Finally, Washington County Commissioner Larry Maggi, who is taking on Rep. Tim Murphy (R), might be worth a look. A former Marine, state trooper and county sheriff, Maggi is a county commissioner who ran unsuccessfully for Congress in 2002. But although he was the candidate preferred by the Democratic establishment (and the Democratic Congressional Campaign Committee) in that race, he lost the primary.
On April 4, Maggi had $267,000 on hand compared with Murphy’s almost $1.4 million. McCain actually ran better in both the old and redrawn district than President George W. Bush did in 2004, suggesting that President Barack Obama’s presence at the top of the ticket in November won’t help Maggi’s underdog bid.
Elsewhere, Republicans who were top Democratic targets in previous cycles seem barely threatened this time.
Freshman Rep. Patrick Meehan, whose district got more than 4 points better for him under the new lines, is being challenged by attorney George Badey, longtime chairman of the Radnor Democratic Committee. Badey had $193,000 in the bank compared with Meehan’s $1 million on April 4.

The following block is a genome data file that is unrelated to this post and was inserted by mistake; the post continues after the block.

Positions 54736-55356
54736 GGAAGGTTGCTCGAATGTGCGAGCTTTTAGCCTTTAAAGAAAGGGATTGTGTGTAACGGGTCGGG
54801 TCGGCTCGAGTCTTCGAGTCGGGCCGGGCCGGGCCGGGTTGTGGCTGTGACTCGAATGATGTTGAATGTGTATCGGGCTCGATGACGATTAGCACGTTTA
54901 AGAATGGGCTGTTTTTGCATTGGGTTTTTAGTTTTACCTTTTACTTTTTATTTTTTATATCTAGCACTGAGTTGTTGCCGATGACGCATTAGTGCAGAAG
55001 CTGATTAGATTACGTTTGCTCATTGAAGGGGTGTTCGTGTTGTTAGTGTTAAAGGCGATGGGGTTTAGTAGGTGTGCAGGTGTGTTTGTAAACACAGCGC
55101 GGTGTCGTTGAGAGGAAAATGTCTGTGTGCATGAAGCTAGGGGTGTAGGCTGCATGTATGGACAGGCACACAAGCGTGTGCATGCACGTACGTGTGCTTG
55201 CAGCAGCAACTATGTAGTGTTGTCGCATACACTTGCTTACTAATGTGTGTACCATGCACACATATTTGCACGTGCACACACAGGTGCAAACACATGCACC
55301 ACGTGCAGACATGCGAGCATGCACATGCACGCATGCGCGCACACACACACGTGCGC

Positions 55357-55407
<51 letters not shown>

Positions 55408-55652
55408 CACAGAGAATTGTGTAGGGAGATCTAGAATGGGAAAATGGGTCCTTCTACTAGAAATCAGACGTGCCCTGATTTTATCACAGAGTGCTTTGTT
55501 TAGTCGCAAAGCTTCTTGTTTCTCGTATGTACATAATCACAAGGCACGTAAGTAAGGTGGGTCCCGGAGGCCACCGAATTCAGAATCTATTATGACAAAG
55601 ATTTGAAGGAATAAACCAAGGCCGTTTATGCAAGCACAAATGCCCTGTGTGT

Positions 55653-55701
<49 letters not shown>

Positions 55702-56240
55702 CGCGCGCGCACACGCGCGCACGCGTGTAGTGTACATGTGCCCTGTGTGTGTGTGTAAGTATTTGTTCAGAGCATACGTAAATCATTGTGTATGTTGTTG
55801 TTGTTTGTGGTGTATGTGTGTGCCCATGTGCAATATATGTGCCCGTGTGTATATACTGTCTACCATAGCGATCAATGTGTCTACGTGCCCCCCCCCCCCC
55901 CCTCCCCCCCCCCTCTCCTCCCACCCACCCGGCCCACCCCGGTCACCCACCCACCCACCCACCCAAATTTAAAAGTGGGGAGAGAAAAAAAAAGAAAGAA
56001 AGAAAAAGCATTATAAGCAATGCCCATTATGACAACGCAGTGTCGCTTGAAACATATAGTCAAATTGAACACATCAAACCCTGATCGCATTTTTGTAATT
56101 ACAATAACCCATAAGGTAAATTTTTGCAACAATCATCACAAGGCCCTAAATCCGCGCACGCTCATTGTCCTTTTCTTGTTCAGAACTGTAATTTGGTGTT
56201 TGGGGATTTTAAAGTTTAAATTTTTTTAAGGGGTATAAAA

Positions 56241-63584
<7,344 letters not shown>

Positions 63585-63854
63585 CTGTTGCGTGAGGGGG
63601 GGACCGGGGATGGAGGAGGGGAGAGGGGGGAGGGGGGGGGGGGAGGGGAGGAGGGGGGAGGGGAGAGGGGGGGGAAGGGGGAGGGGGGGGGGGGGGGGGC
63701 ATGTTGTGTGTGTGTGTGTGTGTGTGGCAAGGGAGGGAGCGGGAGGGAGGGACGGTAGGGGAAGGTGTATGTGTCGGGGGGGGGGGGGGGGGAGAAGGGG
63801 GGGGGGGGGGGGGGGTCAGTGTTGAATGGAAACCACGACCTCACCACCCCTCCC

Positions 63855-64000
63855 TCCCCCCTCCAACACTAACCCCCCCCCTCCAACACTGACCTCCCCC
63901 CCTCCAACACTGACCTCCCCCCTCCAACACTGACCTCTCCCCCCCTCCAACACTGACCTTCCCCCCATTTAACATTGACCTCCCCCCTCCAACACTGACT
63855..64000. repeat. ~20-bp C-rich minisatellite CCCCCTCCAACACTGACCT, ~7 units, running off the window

Almost every cycle, Democrats come up with someone they say will give politically savvy Rep. Charlie Dent (R) a real run for his money. Not this time. Lehigh County Democratic Chairman Richard Daugherty showed less than $4,500 in the bank as of April 4.
In the northwest corner of the state, freshman Rep. Mike Kelly looks like an obvious Democratic target in a district that legislators made barely more Republican than it was when former Democratic Rep. Kathy Dahlkemper won it in 2008. But the Democratic nominee this time, Missa Eaton, who teaches at Penn State Shenango, had $16,000 in the bank on April 4.